UK Government announce funding for Women in Innovation scheme on International Women’s Day
Forty female innovators have been backed by the UK Government to drive forward their novel innovations and business ideas to help the UK build back better from the pandemic and meet its climate change ambitions.
To mark International Women's Day, the UK Government Science Minister Amanda Solloway announced the Women in Innovation Award winners will receive a cash injection of £50,000 each to scale up and bring to market their disruptive business ideas, many of which have been born out in response to the COVID-19 pandemic.
UK Government Science Minister Amanda Solloway said: "As we build back better, it’s a priority of mine that we continue equipping our brightest female innovators with the tools they need to succeed, while encouraging a new generation of women to come forward and pursue their ambitions."
"I’m delighted we are supporting 40 of our most trailblazing female entrepreneurs, helping them to turn their innovative ideas and aspirations into a reality, creating the products and services that will help improve all our lives, while powering up the UK’s economic recovery."
Among the winners is Alison Wood, founder of Edinburgh-based sustainable sanitary pad company Lilypads. The company’s reusable pads have a carbon footprint 90% lower than disposable equivalents and are among the cheapest reusable pads on the market. Their charitable arm, supported by pad sales, works to reduce gender inequality and period exploitation around the world.
Alison Wood said: "This programme is providing development funding to further reduce the environmental impact of our period pad. We’re delighted to be a part of it and can’t wait to meet and learn from other women running sustainable businesses."
Joan D’Arcy, co-founder of Plastic@Bay in Durness, Highland, has also received funding to develop Local Ocean Plastic Recycling Facilities (LOPRF) to convert ocean plastic waste into construction materials at a low cost. This initiative will also provide local employment and training opportunities for young people, with each facility employing at least 3 people to use and maintain the recycling machines.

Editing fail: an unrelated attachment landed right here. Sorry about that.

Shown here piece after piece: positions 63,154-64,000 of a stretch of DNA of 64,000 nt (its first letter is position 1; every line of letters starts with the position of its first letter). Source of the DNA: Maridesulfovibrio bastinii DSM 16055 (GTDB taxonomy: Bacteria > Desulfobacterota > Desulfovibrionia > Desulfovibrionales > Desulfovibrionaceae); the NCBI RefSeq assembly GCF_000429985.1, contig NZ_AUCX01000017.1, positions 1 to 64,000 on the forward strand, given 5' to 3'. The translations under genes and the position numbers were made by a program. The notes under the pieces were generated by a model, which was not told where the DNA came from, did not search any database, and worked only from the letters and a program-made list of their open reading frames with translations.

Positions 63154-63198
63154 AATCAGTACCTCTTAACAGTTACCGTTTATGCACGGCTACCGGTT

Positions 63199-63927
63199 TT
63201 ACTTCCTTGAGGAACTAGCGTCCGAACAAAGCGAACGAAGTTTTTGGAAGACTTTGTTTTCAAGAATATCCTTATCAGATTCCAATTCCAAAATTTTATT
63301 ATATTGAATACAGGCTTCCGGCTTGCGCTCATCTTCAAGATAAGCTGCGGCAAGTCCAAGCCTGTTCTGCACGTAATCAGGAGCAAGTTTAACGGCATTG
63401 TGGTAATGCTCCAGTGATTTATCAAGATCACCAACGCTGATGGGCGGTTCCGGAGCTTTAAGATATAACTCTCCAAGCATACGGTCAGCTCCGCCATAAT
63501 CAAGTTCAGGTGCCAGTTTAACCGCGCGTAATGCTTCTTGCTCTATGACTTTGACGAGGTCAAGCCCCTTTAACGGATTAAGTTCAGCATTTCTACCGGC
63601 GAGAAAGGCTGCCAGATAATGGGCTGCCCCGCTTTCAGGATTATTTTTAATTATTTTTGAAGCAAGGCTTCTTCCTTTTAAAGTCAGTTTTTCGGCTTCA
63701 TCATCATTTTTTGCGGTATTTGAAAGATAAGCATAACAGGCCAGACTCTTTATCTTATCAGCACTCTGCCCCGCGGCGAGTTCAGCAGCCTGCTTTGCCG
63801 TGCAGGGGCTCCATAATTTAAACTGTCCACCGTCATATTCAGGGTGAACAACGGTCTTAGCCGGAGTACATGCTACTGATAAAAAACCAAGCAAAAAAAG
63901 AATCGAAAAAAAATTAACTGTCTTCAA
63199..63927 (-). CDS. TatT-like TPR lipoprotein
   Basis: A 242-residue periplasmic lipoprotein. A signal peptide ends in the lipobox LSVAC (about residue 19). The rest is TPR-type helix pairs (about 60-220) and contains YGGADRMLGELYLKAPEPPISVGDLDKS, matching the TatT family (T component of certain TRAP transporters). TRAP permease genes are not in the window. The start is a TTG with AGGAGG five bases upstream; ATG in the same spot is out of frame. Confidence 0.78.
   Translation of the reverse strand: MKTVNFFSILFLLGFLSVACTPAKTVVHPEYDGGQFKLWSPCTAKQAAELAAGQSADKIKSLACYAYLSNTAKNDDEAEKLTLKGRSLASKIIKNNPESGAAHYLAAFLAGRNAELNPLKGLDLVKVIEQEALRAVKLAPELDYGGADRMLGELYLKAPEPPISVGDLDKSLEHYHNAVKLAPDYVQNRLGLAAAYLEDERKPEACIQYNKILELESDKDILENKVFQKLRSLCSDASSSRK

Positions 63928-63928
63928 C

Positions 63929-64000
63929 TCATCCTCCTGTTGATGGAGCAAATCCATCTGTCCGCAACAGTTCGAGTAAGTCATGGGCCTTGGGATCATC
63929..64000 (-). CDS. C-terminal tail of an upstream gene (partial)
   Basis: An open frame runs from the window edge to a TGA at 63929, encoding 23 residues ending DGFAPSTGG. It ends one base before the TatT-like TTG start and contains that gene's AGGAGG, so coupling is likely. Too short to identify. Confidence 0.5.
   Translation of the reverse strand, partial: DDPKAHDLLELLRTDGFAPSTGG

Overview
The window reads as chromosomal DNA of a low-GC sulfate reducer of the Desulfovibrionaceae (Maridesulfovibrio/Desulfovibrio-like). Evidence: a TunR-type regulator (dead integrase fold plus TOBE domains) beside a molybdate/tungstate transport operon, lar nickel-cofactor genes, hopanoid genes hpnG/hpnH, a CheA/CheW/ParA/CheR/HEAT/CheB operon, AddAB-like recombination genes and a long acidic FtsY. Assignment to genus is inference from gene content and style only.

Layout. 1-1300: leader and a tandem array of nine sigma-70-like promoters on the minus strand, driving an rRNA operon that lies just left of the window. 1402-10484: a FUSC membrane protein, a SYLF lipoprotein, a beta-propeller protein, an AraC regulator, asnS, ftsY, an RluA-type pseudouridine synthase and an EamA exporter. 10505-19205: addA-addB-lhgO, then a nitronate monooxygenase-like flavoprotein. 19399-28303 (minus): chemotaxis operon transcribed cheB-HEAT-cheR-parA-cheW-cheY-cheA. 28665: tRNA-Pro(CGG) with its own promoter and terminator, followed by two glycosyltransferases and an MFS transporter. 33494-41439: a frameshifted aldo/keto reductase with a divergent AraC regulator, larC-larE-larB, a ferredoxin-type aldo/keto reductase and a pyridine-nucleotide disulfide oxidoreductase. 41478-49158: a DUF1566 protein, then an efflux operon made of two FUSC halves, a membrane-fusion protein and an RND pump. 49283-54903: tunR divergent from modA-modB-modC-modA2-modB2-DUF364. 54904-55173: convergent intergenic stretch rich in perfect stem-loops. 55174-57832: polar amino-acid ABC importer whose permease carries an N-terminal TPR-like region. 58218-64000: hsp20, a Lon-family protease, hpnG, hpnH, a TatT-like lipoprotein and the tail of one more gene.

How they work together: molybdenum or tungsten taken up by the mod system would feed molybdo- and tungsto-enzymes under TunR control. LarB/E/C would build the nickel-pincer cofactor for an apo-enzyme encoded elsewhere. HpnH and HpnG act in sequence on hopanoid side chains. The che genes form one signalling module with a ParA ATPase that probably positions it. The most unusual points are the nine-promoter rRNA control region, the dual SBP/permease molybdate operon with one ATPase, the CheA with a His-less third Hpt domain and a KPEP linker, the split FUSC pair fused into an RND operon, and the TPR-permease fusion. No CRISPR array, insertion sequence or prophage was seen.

The third innovator, Jacqueline Morrison, co-founder of Glasgow-based company Cedeco Contractors Ltd, has received backing for the development of a mechanical alternative to grout that will save time and cut costs for the installation of wind turbines, whilst also reducing carbon emissions.
Today’s funding is part of the government’s flagship Women in Innovation Awards, delivered by Innovate UK, part of UK Research and Innovation (UKRI), which seeks to boost the number of UK female entrepreneurs, which could deliver £180 billion to the economy.
It forms a key part of the government’s ambitious R&D Roadmap, published in July 2020, which committed to supporting the UK’s innovators and risk-takers by backing entrepreneurs and start-ups with the funding needed to scale up their innovations.
Emily Nott, Head of Equality, Diversity and Inclusion at Innovate UK said: "With 2020 proving to be an incredibly difficult year for everyone, and particularly women, continuing to support female entrepreneurs in 2021 has been a real priority for Innovate UK. We have had an enormous response and we can see some positives from the pandemic, with some of our shortlist inspired to start up a business in response to some of the challenges it has brought."
"Working alongside the winners, Innovate UK will help them grow further. We can’t wait to see what else these inspiring women achieve and how they can be an example to inspire the next generation and to encourage more women-led businesses in this country as we rebuild and recover."
9 March 2021